The big issue I can see is that you search every element. You don't need to do this, you only need to check if 0 is anywhere in that row or column. You can use the in operation to test this. It will short-circuit after the first 0 is found, avoiding having to search the entire row or column. This won't reduce the time complexity, but will improve the best-case performance considerably.

Second, you can use zip to switch between rows and columns.

Third, you can reduce that check to a simple list comprehension, generator expression, or generator function.

Fourth, you can use ~all to detect if there are any zeros in a given sequence. This is slightly faster than in.

Finally, since you are making the changes in-place, you don't need to return the modified matrix.

So here is my version:

import unittest

def locate_zero_rows(matrix: list) -> list:
"""Given an NxM matrix find the rows that contain a zero."""
return [i for i, row in enumerate(matrix) if not all(row)]

def locate_zero_cols(matrix: list) -> list:
"""Given an NxM matrix find the columns that contain a zero."""
return locate_zero_rows(zip(*matrix))

def zero_out(matrix: list) -> None:
"""Given an NxM matrix zero out all rows and columns that contain at least one zero."""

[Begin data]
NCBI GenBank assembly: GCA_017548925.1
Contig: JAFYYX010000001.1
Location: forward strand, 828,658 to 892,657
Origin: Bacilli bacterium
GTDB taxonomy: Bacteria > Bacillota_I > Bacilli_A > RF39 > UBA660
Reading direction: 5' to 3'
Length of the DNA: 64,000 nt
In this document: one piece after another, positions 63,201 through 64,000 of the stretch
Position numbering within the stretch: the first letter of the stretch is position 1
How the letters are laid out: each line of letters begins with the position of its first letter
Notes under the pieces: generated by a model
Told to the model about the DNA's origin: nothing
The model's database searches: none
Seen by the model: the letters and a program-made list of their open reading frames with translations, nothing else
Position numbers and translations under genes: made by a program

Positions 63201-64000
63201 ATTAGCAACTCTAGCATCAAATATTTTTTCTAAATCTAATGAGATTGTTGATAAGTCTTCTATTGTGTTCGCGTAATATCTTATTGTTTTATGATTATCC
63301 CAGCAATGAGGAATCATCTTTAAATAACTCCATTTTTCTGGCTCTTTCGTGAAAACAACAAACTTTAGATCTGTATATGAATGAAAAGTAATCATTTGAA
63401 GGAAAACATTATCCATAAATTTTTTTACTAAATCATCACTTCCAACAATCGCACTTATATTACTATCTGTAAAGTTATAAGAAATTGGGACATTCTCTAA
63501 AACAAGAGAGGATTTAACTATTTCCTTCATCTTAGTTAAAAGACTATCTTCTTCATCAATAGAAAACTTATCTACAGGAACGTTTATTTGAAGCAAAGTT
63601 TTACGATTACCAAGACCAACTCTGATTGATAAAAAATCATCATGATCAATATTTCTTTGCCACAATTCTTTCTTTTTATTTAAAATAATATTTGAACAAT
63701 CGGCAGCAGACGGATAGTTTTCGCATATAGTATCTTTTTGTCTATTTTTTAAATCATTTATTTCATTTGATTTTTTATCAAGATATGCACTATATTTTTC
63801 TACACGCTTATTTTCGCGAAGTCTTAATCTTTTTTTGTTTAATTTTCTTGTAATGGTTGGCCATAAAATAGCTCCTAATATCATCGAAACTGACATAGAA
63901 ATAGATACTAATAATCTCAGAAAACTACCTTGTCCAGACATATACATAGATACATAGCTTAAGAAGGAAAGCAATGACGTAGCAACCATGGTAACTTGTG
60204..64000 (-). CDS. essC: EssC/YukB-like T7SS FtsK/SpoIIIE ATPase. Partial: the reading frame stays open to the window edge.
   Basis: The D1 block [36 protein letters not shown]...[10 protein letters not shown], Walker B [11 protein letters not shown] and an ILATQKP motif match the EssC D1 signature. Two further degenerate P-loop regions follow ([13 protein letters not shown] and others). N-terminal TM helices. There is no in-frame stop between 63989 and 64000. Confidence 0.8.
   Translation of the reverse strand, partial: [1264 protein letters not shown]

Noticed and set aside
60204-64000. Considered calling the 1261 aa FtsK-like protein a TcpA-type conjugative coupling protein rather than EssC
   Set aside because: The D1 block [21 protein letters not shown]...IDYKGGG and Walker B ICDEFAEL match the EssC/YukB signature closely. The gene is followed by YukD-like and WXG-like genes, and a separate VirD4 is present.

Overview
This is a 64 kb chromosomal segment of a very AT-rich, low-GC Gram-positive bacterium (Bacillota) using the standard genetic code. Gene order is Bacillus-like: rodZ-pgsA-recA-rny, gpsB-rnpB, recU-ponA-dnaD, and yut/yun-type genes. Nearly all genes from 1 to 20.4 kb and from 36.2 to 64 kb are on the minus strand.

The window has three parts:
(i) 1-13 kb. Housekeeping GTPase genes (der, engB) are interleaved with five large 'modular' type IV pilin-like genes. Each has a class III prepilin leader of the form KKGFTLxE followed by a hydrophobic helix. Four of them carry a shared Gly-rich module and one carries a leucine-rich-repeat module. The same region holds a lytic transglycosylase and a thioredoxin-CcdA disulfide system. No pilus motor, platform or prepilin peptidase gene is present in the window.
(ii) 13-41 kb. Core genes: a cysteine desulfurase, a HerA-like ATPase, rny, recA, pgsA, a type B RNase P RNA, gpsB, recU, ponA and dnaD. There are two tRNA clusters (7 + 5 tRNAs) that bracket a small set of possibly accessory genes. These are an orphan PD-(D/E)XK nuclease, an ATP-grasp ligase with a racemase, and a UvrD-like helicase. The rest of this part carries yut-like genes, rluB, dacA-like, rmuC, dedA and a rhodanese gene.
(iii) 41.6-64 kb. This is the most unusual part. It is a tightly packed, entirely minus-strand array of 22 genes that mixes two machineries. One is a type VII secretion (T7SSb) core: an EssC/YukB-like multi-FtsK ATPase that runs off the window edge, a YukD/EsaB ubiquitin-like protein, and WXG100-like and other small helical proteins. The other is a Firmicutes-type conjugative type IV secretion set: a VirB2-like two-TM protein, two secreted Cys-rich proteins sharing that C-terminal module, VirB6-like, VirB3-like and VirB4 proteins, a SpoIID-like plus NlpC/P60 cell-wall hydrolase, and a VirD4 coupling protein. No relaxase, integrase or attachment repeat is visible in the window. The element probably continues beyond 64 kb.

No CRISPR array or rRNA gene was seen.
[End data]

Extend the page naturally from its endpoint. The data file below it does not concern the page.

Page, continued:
zero_rows = locate_zero_rows(matrix)
zero_cols = locate_zero_cols(matrix)
ncol = len(matrix[0])
for rowi in zero_rows:
matrix[rowi] = [0]*ncol
for coli in zero_cols:
for row in matrix:
row[coli] = 0

class MyTest(unittest.TestCase):
def test_locate_zero_rows(self):
matrix = [[5, 3, 2, 1],
[-3, 0, 5, 0],
[0, -1, 2, 6]]
zero_rows = [1, 2]
self.assertSequenceEqual(locate_zero_rows(matrix), zero_rows)

def test_locate_zero_cols(self):
matrix = [[5, 3, 2, 1],
[-3, 0, 5, 0],
[0, -1, 2, 6]]
zero_cols = [0, 1, 3]
self.assertSequenceEqual(locate_zero_cols(matrix), zero_cols)

def test_zero_out(self):
matrix = [[5, 3, 2, 1],
[-3, 0, 5, 0],
[0, -1, 2, 6]]
zeroed_out_matrix = [[0, 0, 2, 0],
[0, 0, 0, 0],
[0, 0, 0, 0]]
zero_out(matrix)
self.assertSequenceEqual(matrix, zeroed_out_matrix)

if __name__ == '__main__':
unittest.main()


You can improve this further by making the column list comprehension a expression. I think this will give this a O(M) space complexity:

def zero_out(matrix: list) -> None:
"""Given an NxM matrix zero out all rows and columns that contain at least one zero."""
zero_cols = (i for i, col in enumerate(zip(*matrix)) if not all(col))
zero_rows = [i for i, row in enumerate(matrix) if not all(row)]
ncol = len(matrix[0])
for coli in zero_cols:
for row in matrix:
row[coli] = 0
for rowi in zero_rows:
matrix[rowi] = [0]*ncol